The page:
On this week's This American Life, we took a close look at a patent lawsuit involving the online backup company Carbonite. Carbonite was sued for patent infringement by a shell company called Oasis Research. According to Carbonite, Oasis was seeking $20 million in damages.
America has a problem. It's an existential problem, a big one that threatens our collective future. Our problem is the failing bond between science and the American people. Luckily for us all, it's a problem that can be solved. The solution? A big party! Well, that's not the solution, but celebrating science is one way to renew our community's bond with society.
If you want to eat like a queen, maybe it's time to break out the cold chicken, curry and cream sauce.
Queen Elizabeth II celebrated the 60th anniversary of her coronation in a ceremony Tuesday at Westminster Abbey. But the event also marks the anniversary of a dish as resilient as the British monarch herself: Coronation Chicken.
Trying to placate protesters, Turkey's deputy prime minister issued an apology today.
"The use of excessive force shown against the people who initially started this protest with the motive of protecting the environment was wrong," Bulent Arinc said in a press conference. "And it was unfair. So I apologize to those citizens."
Life was already grim in the Gaza Strip when fighting raged between Israel and Hamas last November. Then Khulud Badawi got unexpected bad news about her husband.
"I was at home when my son came in and said, 'Mom, they killed Dad.' I said, 'Who?' He said, 'Hamas.' I asked him, 'Where?' He said, 'Next to the gas station,'" she recalls.
Badawi's husband, Ribhi Badawi, was in prison in Gaza City. He was supposed to go to court that day for a final appeal of charges that he had collaborated with Israel against Hamas, which runs the Gaza Strip.
Perhaps it was inevitable. Given the huge popularity of the six-story, yellow rubber ducky that's been bobbing around in Hong Kong's Victoria Harbour, companies in a number of mainland Chinese cities have decided to copy it.
New ducks have popped up in the central city of Wuhan, the ancient city of Xi'an, the northern port city of Tianjin and Hengdian, a town in Zhejiang province that is home to a massive movie studio.
The French weren't the first to make wine? Mon dieu! But as anyone who has sipped a Bordeaux, Champagne or Burgundy can tell you, the French got pretty good at it once they learned how. And thanks to some molecular archaeology, researchers can now confirm they picked up these skills as early as 425 B.C.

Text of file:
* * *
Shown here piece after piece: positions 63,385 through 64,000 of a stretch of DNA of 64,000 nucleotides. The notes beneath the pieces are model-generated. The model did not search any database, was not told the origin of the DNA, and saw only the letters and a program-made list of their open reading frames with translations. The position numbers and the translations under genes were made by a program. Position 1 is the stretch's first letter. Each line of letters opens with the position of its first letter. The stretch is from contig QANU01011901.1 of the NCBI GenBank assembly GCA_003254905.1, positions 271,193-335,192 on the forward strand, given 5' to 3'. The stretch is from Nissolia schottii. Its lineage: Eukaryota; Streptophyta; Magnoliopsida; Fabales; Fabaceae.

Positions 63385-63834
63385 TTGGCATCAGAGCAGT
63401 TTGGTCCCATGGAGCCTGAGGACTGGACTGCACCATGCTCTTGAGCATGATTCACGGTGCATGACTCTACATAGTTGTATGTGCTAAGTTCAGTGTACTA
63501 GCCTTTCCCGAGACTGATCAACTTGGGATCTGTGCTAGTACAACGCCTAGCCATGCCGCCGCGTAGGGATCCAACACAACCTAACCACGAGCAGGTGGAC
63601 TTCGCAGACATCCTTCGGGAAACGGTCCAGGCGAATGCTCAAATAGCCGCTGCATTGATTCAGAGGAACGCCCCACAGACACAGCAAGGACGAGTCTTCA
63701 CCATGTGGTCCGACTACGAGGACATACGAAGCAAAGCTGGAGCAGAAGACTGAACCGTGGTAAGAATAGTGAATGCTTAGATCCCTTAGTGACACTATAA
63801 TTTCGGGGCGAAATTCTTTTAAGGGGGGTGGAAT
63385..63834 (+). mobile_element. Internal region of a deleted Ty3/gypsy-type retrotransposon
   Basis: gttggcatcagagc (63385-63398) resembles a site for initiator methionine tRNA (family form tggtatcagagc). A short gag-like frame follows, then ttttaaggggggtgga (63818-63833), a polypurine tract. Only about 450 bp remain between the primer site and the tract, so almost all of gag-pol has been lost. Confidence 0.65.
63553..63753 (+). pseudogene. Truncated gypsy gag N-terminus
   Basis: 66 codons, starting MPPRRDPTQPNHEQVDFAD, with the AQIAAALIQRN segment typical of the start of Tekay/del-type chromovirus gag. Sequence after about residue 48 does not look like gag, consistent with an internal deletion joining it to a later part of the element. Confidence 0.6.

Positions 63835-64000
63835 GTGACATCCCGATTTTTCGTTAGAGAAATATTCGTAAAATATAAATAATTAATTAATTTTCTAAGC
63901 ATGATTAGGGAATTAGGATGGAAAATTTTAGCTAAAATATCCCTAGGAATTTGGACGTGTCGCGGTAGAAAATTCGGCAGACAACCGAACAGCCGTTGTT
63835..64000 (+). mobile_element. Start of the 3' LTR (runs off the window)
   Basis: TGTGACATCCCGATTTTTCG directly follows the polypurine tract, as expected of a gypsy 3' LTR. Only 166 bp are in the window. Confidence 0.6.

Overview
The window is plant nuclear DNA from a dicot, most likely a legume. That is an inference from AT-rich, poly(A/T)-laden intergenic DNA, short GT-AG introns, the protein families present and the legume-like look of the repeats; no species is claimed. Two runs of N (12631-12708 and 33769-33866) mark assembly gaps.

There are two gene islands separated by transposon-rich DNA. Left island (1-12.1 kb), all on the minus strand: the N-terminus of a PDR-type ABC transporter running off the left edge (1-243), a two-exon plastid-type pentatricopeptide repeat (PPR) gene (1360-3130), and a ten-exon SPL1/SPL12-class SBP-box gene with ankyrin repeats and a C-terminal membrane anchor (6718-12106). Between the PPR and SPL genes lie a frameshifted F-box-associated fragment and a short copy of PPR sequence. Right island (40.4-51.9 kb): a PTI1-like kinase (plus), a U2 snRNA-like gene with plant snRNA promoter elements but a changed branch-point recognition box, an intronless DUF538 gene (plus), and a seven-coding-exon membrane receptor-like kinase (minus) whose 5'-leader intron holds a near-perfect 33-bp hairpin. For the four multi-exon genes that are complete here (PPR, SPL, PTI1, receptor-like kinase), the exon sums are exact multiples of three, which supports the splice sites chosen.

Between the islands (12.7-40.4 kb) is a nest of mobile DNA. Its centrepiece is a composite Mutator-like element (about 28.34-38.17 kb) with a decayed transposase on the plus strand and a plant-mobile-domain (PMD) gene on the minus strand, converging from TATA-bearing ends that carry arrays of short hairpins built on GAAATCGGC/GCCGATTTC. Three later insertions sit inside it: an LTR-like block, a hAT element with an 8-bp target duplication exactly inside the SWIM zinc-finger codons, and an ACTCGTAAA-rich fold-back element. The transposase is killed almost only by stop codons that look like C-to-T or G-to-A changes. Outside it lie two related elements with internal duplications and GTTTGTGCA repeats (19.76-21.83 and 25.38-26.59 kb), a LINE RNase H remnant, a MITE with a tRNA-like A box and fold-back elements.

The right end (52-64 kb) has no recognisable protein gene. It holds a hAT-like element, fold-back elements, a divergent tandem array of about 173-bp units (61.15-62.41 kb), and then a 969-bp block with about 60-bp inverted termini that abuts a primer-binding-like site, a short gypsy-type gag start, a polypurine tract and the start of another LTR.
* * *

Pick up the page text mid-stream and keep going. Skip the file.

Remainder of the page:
So who taught the French the art of viniculture? Probably the ancient Italians, says the man with perhaps the coolest nickname in science research — the "Indiana Jones of alcohol," Patrick McGovern.
Sixteen Americans were among 43 people convicted in Egypt on Tuesday for what the transitional government at the time had said was illegal interference in the nation's affairs. The investigation began in 2011 under military rule.
Those judged guilty all worked for foreign non-governmental organizations, including two U.S. groups that have tried to promote democracy in Egypt.
This story from Planet Money's Alex Blumberg and NPR's Laura Sydell aired this weekend on This American Life. A shorter version of the piece is also airing today on All Things Considered. Here's the story.
The AP calls those email addresses "secret," and they are different from the frowned-upon practice of using personal email addresses to conduct business. These email addresses are set up by the government and intended for official use.
After more than a year of military stalemate in Syria between the rebels and the government, President Bashar Assad appears to be making political and military gains and is not likely to be pushed aside anytime soon, according to many analysts.
Assad reasserted his plans to stay in power during a recent interview on Al Manar TV, a channel owned by Hezbollah, the Lebanese Shiite militant group, which has openly joined the Syria war on Assad's side.
One week after the S&P/Case-Shiller indices showed a 10.9 percent jump in U.S. home prices from March 2012 to March 2013 — the biggest year-over-year gain in that data since April 2006 — there's another report showing a similar jump in April.
Being the sibling of a person with disability is a crucial experience. It is hard to explain the importance and intensity of this special bond made of codes, silence, looks, old games and new ways of living as grown-ups.
It's MORNING EDITION from NPR News. I'm Renee Montagne.
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When the American combat mission in Afghanistan ends next year, one concern for U.S. officials is the possibility that the Afghan security forces will then splinter along ethnic lines, and the warlords of the past will reemerge.